Welcome to the 7th session of Lawn Chair Catechism, using Forming Intentional Disciples: The Path to Knowing and Following Jesus, by Sherry Weddell (Our Sunday Visitor, 2012).
A few notes:
- If you're joining us for the first time this week, welcome! Feel free to check out the previous chapter's discussions on our Lawn Chair Catechism landing page.
- You'll be able to leave comments and/or leave your link at the end.
- You do not have to read the book to participate. Check out our discussion guide. There's plenty to get started with if that's all you use (one page a week).
- You can still get that terrific $10+free shipping deal from Our Sunday Visitor. And if you're like me, you've pointed at least five friends to this book during the course of reading it.
This week, we'll be covering Chapter 6: The Second Threshold: Curiosity.
“Curiosity” is when the individual shows an interest in the Catholic faith in a casual way. The individual is not yet actively seeking Christ – he or she may not even know who Christ is.
It is essential that we help people wrestle with the first, most crucial issue of a personal God. Those who don’t believe in a personal God and the possibility of a relationship with that God will never be able to move beyond the threshold of curiosity.
It is very important that we tread lightly. You can easily quench inquiries by drowning a teaspoon full of curiosity with a gallon of answers.
How to arouse curiosity? A life of faith – prayer, trust in God, works of mercy – is inherently curious. Whether through word or action, one of the most helpful ways to arouse curiosity is to pose a question.
Jesus was a master of asking questions that made you sit up and think again. Jesus didn’t so much run “Q and A” sessions as “Q and Q” sessions. In fact, he almost never gave a straight answer to a straight question.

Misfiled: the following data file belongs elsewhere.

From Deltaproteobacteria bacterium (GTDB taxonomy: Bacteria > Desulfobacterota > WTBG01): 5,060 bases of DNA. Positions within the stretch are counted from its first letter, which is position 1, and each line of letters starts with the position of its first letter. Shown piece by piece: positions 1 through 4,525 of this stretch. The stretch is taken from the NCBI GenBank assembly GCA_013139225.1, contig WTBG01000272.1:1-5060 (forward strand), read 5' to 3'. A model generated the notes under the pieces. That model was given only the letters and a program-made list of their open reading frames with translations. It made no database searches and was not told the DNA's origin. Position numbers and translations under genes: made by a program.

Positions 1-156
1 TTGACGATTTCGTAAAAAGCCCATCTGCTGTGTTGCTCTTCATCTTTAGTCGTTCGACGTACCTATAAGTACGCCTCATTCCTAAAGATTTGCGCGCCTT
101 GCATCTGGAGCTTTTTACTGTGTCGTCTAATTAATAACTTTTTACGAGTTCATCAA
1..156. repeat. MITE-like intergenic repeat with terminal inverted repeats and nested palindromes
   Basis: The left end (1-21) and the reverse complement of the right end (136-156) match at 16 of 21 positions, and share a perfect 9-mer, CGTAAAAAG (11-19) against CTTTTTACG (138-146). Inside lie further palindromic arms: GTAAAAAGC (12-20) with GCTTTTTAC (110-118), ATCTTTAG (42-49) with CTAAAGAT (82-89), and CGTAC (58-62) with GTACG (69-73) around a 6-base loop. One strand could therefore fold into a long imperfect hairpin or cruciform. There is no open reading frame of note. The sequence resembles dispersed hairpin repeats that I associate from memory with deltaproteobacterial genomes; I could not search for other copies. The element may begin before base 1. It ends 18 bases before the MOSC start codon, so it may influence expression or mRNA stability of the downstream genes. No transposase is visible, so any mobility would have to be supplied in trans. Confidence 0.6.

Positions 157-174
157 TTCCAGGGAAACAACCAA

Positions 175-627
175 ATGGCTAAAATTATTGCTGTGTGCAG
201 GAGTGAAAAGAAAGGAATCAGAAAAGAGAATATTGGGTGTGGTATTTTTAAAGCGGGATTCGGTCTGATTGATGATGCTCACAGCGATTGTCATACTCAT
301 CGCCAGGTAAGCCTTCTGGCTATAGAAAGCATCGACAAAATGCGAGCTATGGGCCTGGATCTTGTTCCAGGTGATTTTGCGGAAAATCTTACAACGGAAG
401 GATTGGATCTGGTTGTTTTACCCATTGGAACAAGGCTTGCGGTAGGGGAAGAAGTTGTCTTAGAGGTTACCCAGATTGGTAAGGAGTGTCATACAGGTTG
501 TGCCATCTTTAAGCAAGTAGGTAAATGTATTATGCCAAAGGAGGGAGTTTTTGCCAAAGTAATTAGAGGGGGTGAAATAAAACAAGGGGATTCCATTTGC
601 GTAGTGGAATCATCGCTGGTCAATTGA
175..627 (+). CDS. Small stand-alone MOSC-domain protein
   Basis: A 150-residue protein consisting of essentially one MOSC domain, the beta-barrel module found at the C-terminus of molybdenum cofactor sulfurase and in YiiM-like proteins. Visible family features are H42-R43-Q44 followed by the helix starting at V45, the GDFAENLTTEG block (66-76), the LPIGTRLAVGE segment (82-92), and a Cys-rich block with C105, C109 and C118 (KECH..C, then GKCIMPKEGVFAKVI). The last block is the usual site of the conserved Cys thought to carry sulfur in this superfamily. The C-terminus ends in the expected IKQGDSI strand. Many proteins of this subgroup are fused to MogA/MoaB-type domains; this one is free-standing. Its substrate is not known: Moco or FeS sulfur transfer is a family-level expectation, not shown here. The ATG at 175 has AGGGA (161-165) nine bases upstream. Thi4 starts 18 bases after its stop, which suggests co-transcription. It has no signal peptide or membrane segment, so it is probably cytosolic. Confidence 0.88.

. . . The point of this approach is to allow the natural curiosity of the human person to draw him or her to an encounter with the person of Jesus.
Who’s curious? Extensive statistical and field research has uncovered a sobering reality: The bulk of Catholics in the pews today are at these early, passive stages of faith. A 2010 study found that only 65% of Catholics polled recognized Easter as a religious holiday, and only 37% listed the Resurrection as the meaning of that day. Sherry Weddell reports:
. . . as we led these sessions, however, we slowly came to realize that a significant number of Catholic leaders, even those deeply interested in evangelization, think of the faith as essentially passive.
. . . All the statistical indicators suggest that the majority of our “active” members are in the early and essentially passive stages of spiritual development, such as trust and curiosity.
An evangelizing parish must actively change to become welcoming to those curious about the faith, in order to meet the currently un-met spiritual needs of parishioners, lapsed Catholics, and outsiders.
In your own faith:
- Can you remember when you became “curious” about the faith – whether as a convert, revert, or cradle Catholic just waking up to mature discipleship?
- How would you explain the difference between an active and passive faith?
In your parish:
- If a newcomer walked into your parish today, curious about the Catholic faith, would someone actively welcome him? Introduce him to others?
- Who would help him answer his questions?
Join the discussion!
We'll be "talking" in the combox, too, so please leave your thoughts there as well!
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About the Author
When she’s not chasing kids, chugging coffee, or juggling work, Sarah Reinhard’s usually trying to stay up read just one…more…chapter. She writes and works in the midst of rural farm life with little ones underfoot. She is part of the team for the award-winning Catholic Mom’s Prayer Companion, as well as the author of a number of books. You can join her for a weekday take on Catholic life by subscribing to Three Shots and follow her writing at Snoring Scholar.